That being said, I had already goofed up and so I rolled with it.  The next most dramatic thing that I could think of was to allow the players to try to disarm the rocket after it had launched.  I did discover in my research that it is next to impossible to accidentally detonate the nuclear warheads carried by such a rocket; in fact, I found an account of exactly what happened when one of these bad boys exploded inside the silo and the warheads were hurled hundreds of feet by the blast without going off.  Of course, my players probably did not know that and their characters certainly would not have, so it was no surprise to me that several of the players jumped down on top of the rocket and started trying to cut into it with their vibra-knifes.  I took this opportunity to have the rocket bounce back into the launch shaft and take off out of the silo, picking up Bozko the mutant plant who had been waiting in the form of a net of vines over the opening of the silo above.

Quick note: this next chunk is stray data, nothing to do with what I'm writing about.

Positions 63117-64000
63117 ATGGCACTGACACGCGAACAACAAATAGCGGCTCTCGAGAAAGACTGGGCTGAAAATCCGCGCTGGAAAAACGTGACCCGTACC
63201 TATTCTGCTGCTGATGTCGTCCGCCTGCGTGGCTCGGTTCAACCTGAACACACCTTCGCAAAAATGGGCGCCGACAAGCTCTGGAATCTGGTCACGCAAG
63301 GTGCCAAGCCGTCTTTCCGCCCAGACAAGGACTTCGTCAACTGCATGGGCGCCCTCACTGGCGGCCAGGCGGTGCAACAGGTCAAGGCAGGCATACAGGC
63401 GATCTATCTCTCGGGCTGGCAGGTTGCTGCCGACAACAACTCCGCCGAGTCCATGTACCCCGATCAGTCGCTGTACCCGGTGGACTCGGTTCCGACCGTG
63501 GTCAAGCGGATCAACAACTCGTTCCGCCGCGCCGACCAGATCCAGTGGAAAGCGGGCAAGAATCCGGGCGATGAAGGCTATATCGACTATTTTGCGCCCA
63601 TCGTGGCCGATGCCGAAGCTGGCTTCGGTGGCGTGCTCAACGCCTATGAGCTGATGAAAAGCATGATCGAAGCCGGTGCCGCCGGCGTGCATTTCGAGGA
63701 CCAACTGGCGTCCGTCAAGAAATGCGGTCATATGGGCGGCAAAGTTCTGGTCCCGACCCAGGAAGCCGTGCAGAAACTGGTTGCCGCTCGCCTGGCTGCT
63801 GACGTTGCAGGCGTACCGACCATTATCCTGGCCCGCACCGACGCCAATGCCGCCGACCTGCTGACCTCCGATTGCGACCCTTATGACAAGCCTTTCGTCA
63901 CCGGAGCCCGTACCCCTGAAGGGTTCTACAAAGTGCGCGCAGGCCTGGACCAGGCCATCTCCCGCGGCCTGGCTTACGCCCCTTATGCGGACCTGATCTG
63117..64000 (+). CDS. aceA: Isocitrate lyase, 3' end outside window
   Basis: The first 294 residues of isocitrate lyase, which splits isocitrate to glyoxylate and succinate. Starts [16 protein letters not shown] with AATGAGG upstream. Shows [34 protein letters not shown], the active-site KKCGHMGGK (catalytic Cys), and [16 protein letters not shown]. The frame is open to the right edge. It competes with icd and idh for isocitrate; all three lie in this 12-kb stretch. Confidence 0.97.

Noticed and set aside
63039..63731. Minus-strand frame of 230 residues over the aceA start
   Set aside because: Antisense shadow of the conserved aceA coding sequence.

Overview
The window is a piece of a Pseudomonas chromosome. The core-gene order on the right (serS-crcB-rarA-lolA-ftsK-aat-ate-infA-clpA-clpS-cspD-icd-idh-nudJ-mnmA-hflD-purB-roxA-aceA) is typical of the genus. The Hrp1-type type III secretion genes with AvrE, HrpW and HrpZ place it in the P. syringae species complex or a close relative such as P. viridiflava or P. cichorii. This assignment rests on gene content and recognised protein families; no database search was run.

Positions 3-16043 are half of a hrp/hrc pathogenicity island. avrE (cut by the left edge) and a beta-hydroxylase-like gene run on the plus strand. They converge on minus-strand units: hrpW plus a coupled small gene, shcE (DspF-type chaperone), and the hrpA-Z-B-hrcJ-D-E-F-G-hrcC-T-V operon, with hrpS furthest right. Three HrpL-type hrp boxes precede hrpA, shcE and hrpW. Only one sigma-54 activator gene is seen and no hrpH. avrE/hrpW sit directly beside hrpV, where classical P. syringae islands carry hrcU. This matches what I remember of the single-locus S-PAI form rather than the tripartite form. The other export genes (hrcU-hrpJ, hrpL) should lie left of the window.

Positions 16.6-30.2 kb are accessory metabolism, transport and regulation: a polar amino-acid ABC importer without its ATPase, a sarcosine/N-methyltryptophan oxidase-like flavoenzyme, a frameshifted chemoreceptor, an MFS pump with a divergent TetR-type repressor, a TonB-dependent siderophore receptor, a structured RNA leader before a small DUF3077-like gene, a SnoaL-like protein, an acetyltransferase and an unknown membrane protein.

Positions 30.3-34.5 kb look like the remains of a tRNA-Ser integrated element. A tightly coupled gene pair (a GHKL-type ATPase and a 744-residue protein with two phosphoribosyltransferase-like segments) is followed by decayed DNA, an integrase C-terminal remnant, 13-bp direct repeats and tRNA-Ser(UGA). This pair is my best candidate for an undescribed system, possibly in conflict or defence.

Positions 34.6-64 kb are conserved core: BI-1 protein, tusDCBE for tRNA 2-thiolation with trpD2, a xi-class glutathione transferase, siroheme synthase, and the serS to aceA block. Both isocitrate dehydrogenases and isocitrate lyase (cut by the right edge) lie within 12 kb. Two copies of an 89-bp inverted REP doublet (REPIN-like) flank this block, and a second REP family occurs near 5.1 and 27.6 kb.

What ensued was a wild and wacky ride on the missile.  If Bozko had not slid down and altered his form to become a giant fibrous safety belt strapping Dataan the robot and Logan the amazing teleporting shrinking man onto the rocket, they would certainly have stood no chance of hanging on... a Minuteman III ICBM can reach up to 15,000 MPH at top speed!  In the minute or so that it took them to cut off the shroud that covers the warheads, they were hundreds of miles away and had left the breathable atmosphere behind, prompting Logan to teleport away leaving Bozko and Dataan (neither of whom need to breath oxygen) to their work.  Without the aerodynamic shroud in place, the top of the missile began to deform and bulge outward even in the super thin atmosphere that they were hurtling through, and this made it easier to separate the warheads from the missile and drop them out over the desert of northern Oregon/Southeast Washington.  Dataan and Bozko glided over as far as they could from their impressive elevation of nearly 90 miles, but still ended up well over a hundred miles from where they began.